AT&T (NYSE: T) is not a perfect investment: The company has a high debt load and primarily operates in the increasingly competitive wireless industry. However, it has been around as long as the telephone itself and is in no danger of collapsing now. Proposed lower taxes and a business-friendly environment in the U.S. should provide a tailwind for profits.
AT&T’s recent dividend yield of 4.7 percent is much higher than the overall stock market’s average yield, and it has room for further growth. It has hiked its dividend annually for more than three decades.
In addition to being a rock-solid income generator, AT&T is becoming a growth engine again, too, with its acquisition of DirecTV and its proposed takeover of Time Warner (which isn’t guaranteed to be approved). Bundling its pay-TV, wireless and broadband internet services gives the telecom giant tremendous leverage in delivering media content across multiple platforms – especially if it excludes that content from data charges across its own networks. If the GOP succeeds in lowering corporate tax rates, that will also help AT&T.
Analysts expect AT&T’s revenue and earnings to increase by 12 percent and 5 percent, respectively, this year. The stock seems reasonably priced, recently sporting a price-to-earnings (P/E) ratio near 18 – lower than its industry average of about 22. Even if AT&T’s stock grows slowly, it offers solid income. (The Motley Fool has recommended Time Warner.)
Ask the Fool
Q: What are “bulls” and “bears” on Wall Street? – L.W., Seattle
A: A “bull” is optimistic, expecting a particular stock or the whole market to go up. A “bear” is pessimistic, expecting a drop. No one can know what the market will do in the short term, but its long-term trend has been up, so we’re long-term bulls. Market crashes, wars and the Great Depression have all brought prices down, but the stock market has always recovered.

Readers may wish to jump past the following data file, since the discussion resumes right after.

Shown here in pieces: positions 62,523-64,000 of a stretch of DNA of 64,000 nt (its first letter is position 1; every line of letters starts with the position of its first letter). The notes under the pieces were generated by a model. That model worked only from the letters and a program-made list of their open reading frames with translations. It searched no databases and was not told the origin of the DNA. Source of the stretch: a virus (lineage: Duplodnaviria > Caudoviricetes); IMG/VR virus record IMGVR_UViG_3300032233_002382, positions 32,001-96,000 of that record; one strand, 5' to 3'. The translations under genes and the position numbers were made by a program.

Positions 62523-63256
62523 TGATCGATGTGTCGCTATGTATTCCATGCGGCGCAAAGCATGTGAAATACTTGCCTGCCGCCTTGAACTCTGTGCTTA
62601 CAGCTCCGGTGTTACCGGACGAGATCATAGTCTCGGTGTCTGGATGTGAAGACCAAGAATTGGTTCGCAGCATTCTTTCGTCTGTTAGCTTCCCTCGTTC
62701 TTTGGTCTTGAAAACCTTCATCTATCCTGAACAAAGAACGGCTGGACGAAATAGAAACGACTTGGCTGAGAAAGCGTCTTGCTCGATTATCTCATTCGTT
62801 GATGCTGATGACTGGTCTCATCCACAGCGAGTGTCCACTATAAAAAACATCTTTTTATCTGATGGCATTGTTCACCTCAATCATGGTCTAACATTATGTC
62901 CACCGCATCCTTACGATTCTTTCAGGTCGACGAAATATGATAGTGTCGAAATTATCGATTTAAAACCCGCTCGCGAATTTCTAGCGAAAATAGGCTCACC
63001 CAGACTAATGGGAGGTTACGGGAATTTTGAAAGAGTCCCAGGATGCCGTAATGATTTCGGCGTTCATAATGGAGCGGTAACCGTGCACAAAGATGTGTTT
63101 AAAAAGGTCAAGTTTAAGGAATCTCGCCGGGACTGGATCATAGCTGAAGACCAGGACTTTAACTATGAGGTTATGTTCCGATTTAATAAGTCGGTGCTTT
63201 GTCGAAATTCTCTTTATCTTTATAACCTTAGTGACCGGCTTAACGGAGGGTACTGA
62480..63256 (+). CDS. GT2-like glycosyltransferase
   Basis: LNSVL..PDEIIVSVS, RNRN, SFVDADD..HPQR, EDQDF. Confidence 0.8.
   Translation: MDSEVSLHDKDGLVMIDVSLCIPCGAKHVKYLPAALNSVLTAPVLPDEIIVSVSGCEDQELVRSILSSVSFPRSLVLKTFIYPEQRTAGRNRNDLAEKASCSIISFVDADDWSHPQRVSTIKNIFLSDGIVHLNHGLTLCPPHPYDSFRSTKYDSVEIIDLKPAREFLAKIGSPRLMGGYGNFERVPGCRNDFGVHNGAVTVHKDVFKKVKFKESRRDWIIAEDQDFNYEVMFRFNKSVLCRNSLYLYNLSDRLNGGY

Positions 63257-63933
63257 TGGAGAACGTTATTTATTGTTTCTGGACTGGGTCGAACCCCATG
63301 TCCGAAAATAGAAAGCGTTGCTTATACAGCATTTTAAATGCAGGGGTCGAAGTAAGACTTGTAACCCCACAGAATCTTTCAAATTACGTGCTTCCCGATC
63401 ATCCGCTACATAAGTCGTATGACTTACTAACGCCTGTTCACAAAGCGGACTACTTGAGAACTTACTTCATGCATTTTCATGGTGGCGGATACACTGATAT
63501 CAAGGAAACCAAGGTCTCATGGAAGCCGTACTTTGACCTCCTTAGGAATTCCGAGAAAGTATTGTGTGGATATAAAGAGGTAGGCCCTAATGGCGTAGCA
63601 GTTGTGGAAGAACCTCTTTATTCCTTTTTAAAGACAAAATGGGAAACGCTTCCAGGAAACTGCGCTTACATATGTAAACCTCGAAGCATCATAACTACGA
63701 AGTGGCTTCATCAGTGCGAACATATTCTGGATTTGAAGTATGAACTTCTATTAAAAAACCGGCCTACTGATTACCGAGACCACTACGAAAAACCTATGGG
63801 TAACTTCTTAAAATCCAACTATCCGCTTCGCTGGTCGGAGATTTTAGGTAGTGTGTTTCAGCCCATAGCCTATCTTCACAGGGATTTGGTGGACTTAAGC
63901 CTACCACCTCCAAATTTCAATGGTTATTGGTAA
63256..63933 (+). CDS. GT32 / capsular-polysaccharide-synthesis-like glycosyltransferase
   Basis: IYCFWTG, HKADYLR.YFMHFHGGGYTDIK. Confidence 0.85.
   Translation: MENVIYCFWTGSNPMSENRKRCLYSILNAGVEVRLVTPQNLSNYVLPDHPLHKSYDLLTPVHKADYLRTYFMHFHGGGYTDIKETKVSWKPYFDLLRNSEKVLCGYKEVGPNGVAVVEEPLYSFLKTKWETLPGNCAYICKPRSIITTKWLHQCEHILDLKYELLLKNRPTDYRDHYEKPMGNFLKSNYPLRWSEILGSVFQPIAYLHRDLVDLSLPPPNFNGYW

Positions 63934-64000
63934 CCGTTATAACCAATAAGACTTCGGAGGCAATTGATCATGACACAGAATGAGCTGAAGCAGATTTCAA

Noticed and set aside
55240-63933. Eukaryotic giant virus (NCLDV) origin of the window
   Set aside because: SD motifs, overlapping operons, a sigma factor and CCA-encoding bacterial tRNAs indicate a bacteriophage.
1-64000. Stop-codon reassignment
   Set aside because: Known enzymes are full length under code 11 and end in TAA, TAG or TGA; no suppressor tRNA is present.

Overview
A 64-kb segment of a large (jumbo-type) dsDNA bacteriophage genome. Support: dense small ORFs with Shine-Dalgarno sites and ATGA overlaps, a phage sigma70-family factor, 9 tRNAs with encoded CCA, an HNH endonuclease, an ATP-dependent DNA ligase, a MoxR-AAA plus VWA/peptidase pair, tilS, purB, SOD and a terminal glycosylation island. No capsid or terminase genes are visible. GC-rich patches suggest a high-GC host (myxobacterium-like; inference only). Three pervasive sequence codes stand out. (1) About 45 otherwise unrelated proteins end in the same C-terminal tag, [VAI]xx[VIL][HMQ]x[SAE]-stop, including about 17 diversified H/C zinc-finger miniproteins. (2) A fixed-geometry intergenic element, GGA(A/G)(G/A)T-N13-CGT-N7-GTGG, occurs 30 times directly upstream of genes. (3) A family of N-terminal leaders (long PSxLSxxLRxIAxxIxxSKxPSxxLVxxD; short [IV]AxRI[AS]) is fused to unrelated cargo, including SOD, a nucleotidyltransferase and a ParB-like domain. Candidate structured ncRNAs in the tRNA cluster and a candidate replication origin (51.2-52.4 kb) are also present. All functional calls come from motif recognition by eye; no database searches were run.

Q: What does it mean if a company pays out more in dividends per share than it has in earnings per share (EPS)? – M.D., Kinston, North Carolina
A: It’s a red flag, requiring more research. Imagine Buzzy’s Broccoli Beer (ticker: BRRRP), which has paid out $3 per share in dividends in the past year, but has an EPS of just $2 per share over that period. It may be sustainable for a while if it has a lot of cash on hand (which you can look up on its balance sheet), but no company would want to keep paying more in dividends than it’s generating in cash.
If Buzzy’s is just going through some temporary trouble, the discrepancy might not be a big deal. But if it’s facing long-term problems, the company might consider reducing or eliminating its dividend.
Remember, too, that earnings are not the same as actual cash generated. Due to various (legal) accounting practices, EPS can be manipulated. You’ll often get a better picture of how much cash a company is generating by studying its statement of cash flows.
To see a list of healthy and growing dividend payers we’ve recommended, take advantage of a free trial of our “Motley Fool Income Investor” newsletter at fool.com/shop/newsletters.
My dumbest investment
I’m not sure if it was really a bad investment, but it was definitely bad timing. I bought shares of US Airways on Sept. 7, 2001. Yes, four days before the 9/11 attacks.
I was bullish on the company. I flew a lot, almost always on USAir, where I got good service. It was rebuilding at the time, but 9/11 just killed it. The company soon filed for bankruptcy protection.
After 9/11, I was upset like everyone else, and I didn’t think much about the stock. When it went south in a hurry, I held on, never wanting to give it up. Bad idea. At least I didn’t lose a lot (comparatively speaking), as I already knew how to diversify. So I just lost about 10 percent of my portfolio. – C.F., Slidell, Louisiana
The Fool responds: You’re right that USAir, which later became US Airways, had struggled in the 1990s and fought its way back to profitability, only to suffer again in the post-9/11 world, as other airlines did. Several airlines went bankrupt (largely wiping out their shareholders), fewer routes were flown, more than 150,000 jobs were lost, the industry lost more than $50 billion, and airline stocks fell sharply.
US Airways eventually merged with America West and, later, American Airlines. Its prospects seem solid now, but the airline industry is a tough one, with challenges such as bad weather, volatile fuel prices, fare wars and empty seats.
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